Who's to blame for SpaceX satellite loss?

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The multibillion-dollar satellite was launched from Cape Canaveral, Florida, aboard a SpaceX rocket on Sunday.

By all indications, SpaceX pulled off the Sunday launch of the secret Zuma spacecraft with no hitches, sending the second stage well on its way to the Low Earth Orbit as the first reusable stage nailed a pretty good landing eight minutes later in Cape Canaveral.

SpaceX's review so far indicates that 'no design, operational or other changes are needed, ' Shotwell said.

"For clarity: after review of all data to date, Falcon 9 did everything correctly on Sunday night".

A military satellite launched by Elon Musk's Space Exploration Technologies Corp. hasn't been spotted in orbit by the US Strategic Command, creating a mystery about the fate of the classified payload and doubts about whether the mission was a success.

SpaceX, the company commissioned to launch the highly classified satellite, codenamed Zuma, said that its Falcon 9 rocket had performed normally and that the segment carrying Zuma had deployed successfully. Gwynne Shotwell, president and chief operating officer of SpaceX that if their company or others find otherwise based on further reviews, they would report the same immediately.

One possible key to SpaceX's strong defense of its rocket could involve the question of who supplied a key piece of hardware: the payload adapter, which attaches a payload to the rocket. said Northrop Grumman provided the adapter to "mate" Zuma to the Falcon 9.

On its website, SpaceX says it has more than 70 upcoming missions on its launch manifest, which could take several years. But all these are only rumors and due to the lack of reliable information as well as secretive nature of the mission, what happened to Zuma is still unclear.

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While the Falcon 9 had the Zuma satellite, the Falcon heavy will have an interesting payload of its own: SpaceX CEO Elon Musk's personal Tesla Roadster.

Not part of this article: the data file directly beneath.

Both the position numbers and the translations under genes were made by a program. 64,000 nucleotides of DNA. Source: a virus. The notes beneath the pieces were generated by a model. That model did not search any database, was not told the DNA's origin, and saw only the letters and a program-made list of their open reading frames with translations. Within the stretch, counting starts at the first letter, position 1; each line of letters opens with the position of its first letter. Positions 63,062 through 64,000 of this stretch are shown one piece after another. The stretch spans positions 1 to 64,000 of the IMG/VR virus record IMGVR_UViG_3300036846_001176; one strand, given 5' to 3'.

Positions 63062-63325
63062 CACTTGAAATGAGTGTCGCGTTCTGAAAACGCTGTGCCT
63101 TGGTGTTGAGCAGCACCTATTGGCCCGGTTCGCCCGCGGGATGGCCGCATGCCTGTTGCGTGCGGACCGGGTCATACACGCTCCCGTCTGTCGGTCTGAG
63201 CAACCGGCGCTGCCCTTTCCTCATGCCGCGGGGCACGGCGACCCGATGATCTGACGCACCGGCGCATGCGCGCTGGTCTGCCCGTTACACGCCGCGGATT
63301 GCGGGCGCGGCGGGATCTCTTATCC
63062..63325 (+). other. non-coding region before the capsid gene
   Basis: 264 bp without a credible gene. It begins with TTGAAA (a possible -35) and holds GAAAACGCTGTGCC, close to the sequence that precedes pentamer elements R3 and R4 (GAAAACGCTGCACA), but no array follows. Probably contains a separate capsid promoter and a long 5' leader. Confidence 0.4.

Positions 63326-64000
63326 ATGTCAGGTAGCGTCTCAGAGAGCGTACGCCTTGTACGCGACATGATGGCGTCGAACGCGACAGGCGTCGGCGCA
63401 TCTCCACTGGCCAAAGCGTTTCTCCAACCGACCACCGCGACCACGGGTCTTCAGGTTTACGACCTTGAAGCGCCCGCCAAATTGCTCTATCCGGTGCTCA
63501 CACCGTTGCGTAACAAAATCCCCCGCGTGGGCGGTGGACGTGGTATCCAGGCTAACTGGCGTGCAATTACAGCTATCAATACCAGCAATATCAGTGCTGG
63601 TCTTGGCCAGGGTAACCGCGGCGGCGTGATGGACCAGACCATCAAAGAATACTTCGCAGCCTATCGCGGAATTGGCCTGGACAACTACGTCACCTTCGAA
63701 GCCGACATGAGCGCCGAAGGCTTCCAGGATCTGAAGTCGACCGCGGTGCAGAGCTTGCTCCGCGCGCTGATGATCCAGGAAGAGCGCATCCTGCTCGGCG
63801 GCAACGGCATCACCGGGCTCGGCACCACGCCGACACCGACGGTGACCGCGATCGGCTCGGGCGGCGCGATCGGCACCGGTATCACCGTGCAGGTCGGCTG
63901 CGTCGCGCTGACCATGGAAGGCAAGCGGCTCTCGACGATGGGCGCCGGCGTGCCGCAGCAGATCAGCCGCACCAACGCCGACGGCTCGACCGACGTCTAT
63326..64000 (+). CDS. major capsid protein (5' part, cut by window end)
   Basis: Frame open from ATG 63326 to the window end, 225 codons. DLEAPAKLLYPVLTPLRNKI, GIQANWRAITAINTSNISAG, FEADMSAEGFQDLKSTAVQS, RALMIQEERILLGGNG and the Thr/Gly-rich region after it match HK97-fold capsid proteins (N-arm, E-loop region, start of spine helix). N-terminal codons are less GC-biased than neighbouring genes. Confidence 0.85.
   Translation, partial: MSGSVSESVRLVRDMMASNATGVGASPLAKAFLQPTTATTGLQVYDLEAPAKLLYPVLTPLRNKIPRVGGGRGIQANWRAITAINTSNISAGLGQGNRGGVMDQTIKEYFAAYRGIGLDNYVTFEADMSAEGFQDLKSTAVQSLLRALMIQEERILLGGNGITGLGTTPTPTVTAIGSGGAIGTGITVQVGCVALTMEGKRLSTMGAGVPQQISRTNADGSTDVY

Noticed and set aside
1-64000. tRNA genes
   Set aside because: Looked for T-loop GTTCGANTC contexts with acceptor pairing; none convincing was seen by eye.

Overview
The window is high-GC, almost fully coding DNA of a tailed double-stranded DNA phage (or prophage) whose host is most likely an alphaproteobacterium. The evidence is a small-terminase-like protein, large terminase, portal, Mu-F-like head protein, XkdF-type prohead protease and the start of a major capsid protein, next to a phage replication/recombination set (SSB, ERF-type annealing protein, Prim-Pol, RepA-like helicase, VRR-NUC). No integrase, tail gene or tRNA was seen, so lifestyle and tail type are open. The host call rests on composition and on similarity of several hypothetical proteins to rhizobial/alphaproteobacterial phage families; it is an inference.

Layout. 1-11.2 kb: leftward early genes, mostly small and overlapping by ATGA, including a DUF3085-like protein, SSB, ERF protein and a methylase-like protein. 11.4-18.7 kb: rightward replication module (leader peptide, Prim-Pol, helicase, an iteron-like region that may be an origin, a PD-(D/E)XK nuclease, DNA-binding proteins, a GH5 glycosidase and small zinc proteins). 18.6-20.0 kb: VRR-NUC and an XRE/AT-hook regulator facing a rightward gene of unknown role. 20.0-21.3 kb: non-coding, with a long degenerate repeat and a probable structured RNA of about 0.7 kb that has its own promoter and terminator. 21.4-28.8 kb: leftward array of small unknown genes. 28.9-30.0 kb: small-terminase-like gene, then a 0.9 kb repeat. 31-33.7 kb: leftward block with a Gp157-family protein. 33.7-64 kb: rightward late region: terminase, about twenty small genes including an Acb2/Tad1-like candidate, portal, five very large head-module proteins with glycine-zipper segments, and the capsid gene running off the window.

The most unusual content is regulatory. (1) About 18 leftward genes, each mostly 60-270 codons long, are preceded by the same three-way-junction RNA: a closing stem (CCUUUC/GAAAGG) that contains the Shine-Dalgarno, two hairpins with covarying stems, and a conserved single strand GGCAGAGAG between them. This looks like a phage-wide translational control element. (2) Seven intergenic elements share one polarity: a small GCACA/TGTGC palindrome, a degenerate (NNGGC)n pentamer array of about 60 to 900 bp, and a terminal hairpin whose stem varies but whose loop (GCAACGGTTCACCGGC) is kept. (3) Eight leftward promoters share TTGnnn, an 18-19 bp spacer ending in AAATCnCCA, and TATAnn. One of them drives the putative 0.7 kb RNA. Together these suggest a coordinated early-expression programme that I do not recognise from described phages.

This was SpaceX's third classified mission for the USA government, AP reported.

The secretive nature of the launch makes it hard to discern additional details.

Citing government and industry officials who were briefed on the mission, the Wall Street Journal that the satellite did not separate as intended after the firing of the rocket's second stage. SpaceX, along with Boeing Co., also has a contract with Nasa to fly astronauts to the International Space Station as part of the "Commercial Crew" program, with the first crucial test flight slated for the second quarter. "We can not comment on a classified mission", he said. When SpaceX has had mishaps in the past, it's grounded the company for months. The Falcon Heavy is perhaps the most important rocket ever created by SpaceX, as it is the one planned to be used for missions to the moon and Mars.

Last May was the first time SpaceX launched its first satellite for the USA military with its Falcon 9 rocket.

Because of Zuma's secrecy, SpaceX didn't live stream the entire mission as it typically does. The company has said it plans about 30 missions in 2018 after completing a record 18 past year.

The launch was SpaceX's first in what is due to be a busy year.

It has been competing with other private companies to launch more military payloads.